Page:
Armour Hack.

Armour Hack


Last month I’ve spent a considerable amount of time and thought around the armour rules. It was a good month as I managed to acquire a lot of “hacks” from out there. It’s good to support all our fellow game designers and in the same time expose yourself to new and awesome ideas. I’m not consider myself as a game designer although someday I may put my thoughts in a more concise way, that of a rule book or a book of options and why not a campaign setting for my homebrew campaign.
This post is focused on rules for armour and how the mechanism impacts with the game rules. I won’t explain all the rules but I suppose that everything started with the classic Armour Class. Taking that knowledge as granted let’s move on to the systems:

Black Hack Original: Armour as damage reduction. In this approach the armour points are been used to reduce the overall damage per encounter. Armour points are been depleted filling up after each encounter so our heroes are ready to conform new threats.  

Black Hack Additional things:  Option 1: Armour as classic damage reduction. Expanding through core rules, in this rule armour is reducing the damage at each hit. At the end of the encounter heroes that used the armour in that way must succeed at a UD roll depending on the kind of armour they were using.

Option 2: More Armour: And with this optional rule we boost the previous armour rules by doubling the armour points.

Blue Hack: In this “blue” edition of the core rules, armour is treated again as damage reduction but the level is too gritty and far more realistic. The maximum damage reduction is equal to 5.

Fantastic Heroes: Ablative armour. This, in my opinion, is the more high fantasy approach. Armour acts as a different health pool. The heroes choose if the successful attack will be directed to them or to armour. That gives some flexibility and strategically choices. In this approach UD is been used to check armour wornness but without actually reducing armour quality in terms of die steps but rather by reducing armour points.

Sharp Sword & Sinister spells: Although it’s doesn’t fit 100% to hack family most of the game designing choices is based on “hacks”. In SS&SS armour actually is lowering the damage dices according its type. So we can have a reduction to each damage dice to a maximum of -2d. So according to rule book when a 9 HD monster successfully hits a hero wearing heavy armor, it inflicts 2d8 damage (the normal was 2d10). Shields on the other hand bestows a number of disadvantage to attackers each round according to their size.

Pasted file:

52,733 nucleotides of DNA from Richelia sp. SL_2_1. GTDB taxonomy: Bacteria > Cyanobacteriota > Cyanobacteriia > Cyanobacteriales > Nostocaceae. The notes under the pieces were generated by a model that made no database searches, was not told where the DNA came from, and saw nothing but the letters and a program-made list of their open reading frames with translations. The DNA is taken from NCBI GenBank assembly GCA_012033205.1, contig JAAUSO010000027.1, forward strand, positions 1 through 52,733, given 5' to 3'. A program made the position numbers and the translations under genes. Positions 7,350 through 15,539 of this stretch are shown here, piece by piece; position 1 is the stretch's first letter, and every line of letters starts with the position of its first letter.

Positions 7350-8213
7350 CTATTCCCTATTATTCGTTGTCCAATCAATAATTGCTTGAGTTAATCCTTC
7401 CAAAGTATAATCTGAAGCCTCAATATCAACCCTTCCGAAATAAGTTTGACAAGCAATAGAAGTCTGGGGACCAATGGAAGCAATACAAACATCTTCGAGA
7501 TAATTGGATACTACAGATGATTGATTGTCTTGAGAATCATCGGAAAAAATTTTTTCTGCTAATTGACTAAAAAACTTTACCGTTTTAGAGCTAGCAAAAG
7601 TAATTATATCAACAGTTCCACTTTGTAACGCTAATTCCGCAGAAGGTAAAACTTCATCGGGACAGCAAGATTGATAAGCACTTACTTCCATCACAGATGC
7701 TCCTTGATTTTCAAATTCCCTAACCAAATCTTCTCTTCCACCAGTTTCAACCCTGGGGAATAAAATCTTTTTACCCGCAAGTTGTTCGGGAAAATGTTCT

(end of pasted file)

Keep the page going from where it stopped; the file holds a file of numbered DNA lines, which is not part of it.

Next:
And the obvious question is why am I doing all the analysis?  Because I’ve made a house rule about the armour. I wanted to keep the feeling of lightness and also I don’t enjoy any extar bookkeeping.

Armor Types
Damage Reduction
Usage Die
Gambeson
1
D4
Leather
1HD
D6
Chain mail (Max DEX 15)
2HD
D8
Plate & Mail (Max DEX 12 and disadvantage to all physical skills)
3HD
D10

Shield Types
Disadvantage per round
Usage Die
Small
1
D4
Normal
2
D6
Tower
3
D8

   In this approach armour is actually reducing monster HD effectiveness. So when a 9HD monster attacks the heroes its damage will be according to the armour that heroes wear. The 9HD normally inflicts d10+d12 per attack so let’s see the actual damage according to armour types:

Armour type/Damage
Gambeson (1) / d10+d12 -1
Leather (1HD) / 2d10
Chain Mail (2HD) / 3d6
Plate & Mail (3HD) / 2d8

Shields are used to bestow a disadvantage to monster attacks. If the heroes decide so at the end of the encounter must roll the usual UD to check if their shields are worn.

Keeping the spirit of Black Hack that heroes make the rolls, I gave this small reference to my gaming table (armour and monster damage table). So now everyone knows what damage will receive in case of a failed STR or DEX check to evade monster’s attacks.



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